Vitamin K

A mother holding her newborn child

Vitamin K is needed to form blood clots and to stop bleeding. Babies are born with very small amounts of vitamin K stored in their bodies, which can lead to a serious bleeding problem known as vitamin K deficiency bleeding (VKDB). VKDB can lead to brain damage and death. Bleeding from vitamin K deficiency is a risk during the first 6 months of life. VKDB is preventable with a one-time intramuscular shot of vitamin K at birth.

Do infants get enough Vitamin K from breast milk?

No. Breast milk is low in vitamin K. Breast milk from mothers who are taking vitamin K supplements is also low in vitamin K.

The American Academy of Pediatrics recommends that all newborns, whether breastfed or formula fed, receive a one-time intramuscular shot of vitamin K within 6 hours after birth.

To allow and encourage immediate bonding and contact between the newborn and mother, administration of the vitamin K shot can be delayed until after the first feeding up to 6 hours after birth. Administering the dose of vitamin K within 6 hours is the best way to prevent bleeding.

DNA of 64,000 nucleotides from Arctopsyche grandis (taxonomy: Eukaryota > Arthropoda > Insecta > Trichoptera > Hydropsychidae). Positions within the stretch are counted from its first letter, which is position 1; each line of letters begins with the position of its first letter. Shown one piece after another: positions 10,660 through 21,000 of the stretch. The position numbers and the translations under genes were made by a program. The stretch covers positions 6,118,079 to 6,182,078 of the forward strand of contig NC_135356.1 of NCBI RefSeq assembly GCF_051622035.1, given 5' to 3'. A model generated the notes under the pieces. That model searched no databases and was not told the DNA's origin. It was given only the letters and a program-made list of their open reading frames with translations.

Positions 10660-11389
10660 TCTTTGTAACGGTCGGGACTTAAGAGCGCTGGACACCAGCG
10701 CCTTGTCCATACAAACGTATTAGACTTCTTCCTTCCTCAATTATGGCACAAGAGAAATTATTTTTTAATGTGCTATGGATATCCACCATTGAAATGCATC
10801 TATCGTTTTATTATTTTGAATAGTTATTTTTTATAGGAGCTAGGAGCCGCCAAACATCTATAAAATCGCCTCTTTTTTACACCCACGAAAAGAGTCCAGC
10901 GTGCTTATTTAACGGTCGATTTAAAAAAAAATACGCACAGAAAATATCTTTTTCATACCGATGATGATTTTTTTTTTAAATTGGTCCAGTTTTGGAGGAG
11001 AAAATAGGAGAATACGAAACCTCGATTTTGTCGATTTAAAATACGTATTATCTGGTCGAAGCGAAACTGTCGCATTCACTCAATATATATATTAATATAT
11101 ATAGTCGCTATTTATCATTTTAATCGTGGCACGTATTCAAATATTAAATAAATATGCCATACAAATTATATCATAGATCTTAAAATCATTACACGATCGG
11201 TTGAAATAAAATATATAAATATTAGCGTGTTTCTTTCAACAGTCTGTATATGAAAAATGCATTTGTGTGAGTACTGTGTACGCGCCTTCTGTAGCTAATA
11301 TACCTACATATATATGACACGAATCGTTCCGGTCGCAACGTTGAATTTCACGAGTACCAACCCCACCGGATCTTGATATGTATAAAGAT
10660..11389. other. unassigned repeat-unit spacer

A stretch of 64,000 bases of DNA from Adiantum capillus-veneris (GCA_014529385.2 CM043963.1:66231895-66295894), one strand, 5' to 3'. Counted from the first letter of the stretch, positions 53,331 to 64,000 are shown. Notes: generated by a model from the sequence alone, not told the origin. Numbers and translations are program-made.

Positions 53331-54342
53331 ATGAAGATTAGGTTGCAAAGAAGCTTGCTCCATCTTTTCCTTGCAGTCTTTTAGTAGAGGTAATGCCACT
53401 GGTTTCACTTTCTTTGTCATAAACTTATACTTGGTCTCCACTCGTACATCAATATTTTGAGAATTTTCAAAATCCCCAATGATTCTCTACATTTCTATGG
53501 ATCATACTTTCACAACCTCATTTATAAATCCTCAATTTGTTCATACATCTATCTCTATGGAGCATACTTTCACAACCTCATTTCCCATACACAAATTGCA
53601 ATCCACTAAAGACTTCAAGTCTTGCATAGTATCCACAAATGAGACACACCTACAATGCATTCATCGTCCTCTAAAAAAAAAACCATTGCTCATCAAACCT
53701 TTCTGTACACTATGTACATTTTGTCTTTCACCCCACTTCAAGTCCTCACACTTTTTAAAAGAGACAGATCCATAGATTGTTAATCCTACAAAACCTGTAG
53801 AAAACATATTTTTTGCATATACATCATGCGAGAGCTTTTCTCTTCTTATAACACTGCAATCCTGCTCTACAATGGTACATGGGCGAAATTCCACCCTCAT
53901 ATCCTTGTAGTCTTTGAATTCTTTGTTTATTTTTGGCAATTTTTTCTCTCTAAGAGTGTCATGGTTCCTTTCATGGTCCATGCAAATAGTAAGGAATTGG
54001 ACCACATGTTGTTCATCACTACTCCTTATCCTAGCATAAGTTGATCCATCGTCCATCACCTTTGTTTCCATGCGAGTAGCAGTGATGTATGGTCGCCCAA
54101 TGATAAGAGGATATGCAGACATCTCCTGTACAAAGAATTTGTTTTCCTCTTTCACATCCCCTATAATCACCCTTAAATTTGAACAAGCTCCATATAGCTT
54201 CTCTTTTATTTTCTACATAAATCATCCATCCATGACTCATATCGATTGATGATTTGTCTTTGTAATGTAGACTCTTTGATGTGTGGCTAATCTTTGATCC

An oral dose of vitamin K is not recommended. Oral vitamin K is not consistently absorbed through the stomach and intestines, and it does not provide adequate amounts for the breastfed infant. Infants who receive the intramuscular shot of vitamin K do not require further supplementation.

A one-time intramuscular shot of vitamin K at birth is the best way to prevent low amounts of vitamin K and VKDB in infants. Healthcare providers should discuss with parents the risks of not receiving this dose of vitamin K.

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